How Does Blockchain Draw In The Early Majority?
Part II: Learning from the Internet’s early phases and looking to future developments in blockchain Standards, Applications, and Governance
Six months ago I published “Mass Blockchain Adoption: Are We Even Close” as Part I of a series on adoption, which explored where blockchain is currently situated on the S-Curve:
Part II is a continuation which explores how:
- The internet of the 90’s and 2000’s left us with an incredible blueprint of milestones and elements that contributed to the rate of adoption
- Having our community understand it can provide a common language when engaging internet savvy incumbent stakeholders
- The comparison provides a framework, or simply, general guide to what’s missing and what’s to come for this incredible technology
I tend to use strategic frameworks, yet Strategic Analysis is not about “perfectly” predicting the future. Rather, the objective is to analyze the past (that which is known and can’t change) with rigor; and explore the possibilities of the future (that which can change and is unknown) with creativity.
Lessons from the Past: A (very) Brief Timeline of The Internet
The Late 60’s to Late 80's
The initial years of the Internet provide a vision of well-intentioned academics and scientists looking to collaborate, to have their systems talk to each other and surpass artificial closed standards. Few if no references can be found about an economic value proposition around these initiatives. Rather, the motivation seems to have been to reduce friction.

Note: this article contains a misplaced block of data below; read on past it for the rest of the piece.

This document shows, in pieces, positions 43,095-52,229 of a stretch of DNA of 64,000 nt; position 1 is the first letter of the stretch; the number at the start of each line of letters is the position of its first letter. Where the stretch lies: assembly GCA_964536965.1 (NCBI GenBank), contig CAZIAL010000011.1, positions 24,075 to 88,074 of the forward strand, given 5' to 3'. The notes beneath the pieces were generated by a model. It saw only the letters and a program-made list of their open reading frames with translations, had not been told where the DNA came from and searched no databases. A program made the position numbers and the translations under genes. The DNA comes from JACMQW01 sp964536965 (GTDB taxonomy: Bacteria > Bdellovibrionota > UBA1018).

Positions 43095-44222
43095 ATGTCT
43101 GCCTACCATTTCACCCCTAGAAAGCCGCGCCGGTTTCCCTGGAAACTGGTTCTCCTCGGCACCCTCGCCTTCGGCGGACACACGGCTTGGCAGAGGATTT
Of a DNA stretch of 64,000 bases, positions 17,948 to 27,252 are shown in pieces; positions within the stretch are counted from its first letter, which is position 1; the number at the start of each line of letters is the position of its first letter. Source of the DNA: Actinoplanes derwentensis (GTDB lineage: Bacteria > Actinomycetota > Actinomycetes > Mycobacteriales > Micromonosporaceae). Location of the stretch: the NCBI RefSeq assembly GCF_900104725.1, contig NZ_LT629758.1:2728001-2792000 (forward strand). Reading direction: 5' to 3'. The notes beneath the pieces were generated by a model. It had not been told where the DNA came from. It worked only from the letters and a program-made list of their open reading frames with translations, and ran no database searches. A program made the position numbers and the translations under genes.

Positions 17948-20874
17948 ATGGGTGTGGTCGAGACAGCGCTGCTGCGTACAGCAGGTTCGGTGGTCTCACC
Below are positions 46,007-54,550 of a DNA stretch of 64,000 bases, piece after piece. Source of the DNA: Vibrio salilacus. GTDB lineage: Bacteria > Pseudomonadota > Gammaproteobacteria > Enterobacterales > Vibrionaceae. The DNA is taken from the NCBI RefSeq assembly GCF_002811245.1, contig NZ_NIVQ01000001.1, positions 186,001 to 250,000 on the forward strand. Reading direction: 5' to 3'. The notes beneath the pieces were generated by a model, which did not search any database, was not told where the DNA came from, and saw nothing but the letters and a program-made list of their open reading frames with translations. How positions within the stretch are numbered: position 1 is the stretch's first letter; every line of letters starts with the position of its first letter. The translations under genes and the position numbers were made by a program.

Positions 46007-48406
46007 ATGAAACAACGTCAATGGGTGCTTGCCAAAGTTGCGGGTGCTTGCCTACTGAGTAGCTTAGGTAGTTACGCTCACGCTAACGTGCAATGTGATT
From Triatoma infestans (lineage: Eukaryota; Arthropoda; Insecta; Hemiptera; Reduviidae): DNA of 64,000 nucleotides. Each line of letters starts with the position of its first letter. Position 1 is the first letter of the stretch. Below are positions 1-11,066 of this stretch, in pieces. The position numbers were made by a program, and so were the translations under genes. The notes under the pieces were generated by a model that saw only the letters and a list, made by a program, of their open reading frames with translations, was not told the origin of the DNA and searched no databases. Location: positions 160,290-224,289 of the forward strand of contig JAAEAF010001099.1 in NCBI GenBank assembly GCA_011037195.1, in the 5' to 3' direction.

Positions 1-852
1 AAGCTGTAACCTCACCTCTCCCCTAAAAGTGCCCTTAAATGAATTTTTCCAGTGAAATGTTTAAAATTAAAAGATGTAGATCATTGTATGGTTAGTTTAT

We heard similar rhetoric in the early days of Bitcoin and Ethereum. As Ryan Selkis puts it, the small but motivated developer community invested in a vision: building a decentralized world computer. The projects attracted a grassroots community with a strong focus on ethos, which is now attached to its growth by a sense of duty; a strong reminder of the early internet days.
The Hype Phase of the Late 90's
First movers during the hype phase of the late 90's, entered the internet space fueled by millionaire IPOs. There were 457 IPOs in 1999. Many were artificially sustained by capital chasing promises of large network effects rather than profits. Inktomi reached a $25 billion valuation and was bought by Yahoo for $240 million. Pets.com or Webvan both were short-lived stars.
In parallel, the 1997 publishing of the Innovators Dilemma which became an instant best seller business book and acclaimed framework, pointed to the perils faced by incumbents vis-à-vis disruptive technology. They could do everything right and still lose market leadership. The first movers were creating new concepts for niche markets, although no ROI analysis would support incumbents addressing such clients. But, by the time these new concepts attract the incumbent’s clients, the S-curve is too steep for the now “legacy” businesses.
Such disruption propelled incumbents to get into the internet frenzy. Excite.com was bought for $6.7 billion dollars in 1999 by @Home Networks, a subsidiary of cable giants TCI, Comcast, and Cox Communications. In 2001, @Home filed for bankruptcy.
Today, it is not surprising that we find thousands of entrepreneurs feeding off the promise of tokens and blockchain technology, and we should only expect that to increase during the hype phase, similar to what the world experienced 20 years ago. ICO funding raised over $5 billion in 2017 and has already surpassed that in 2018.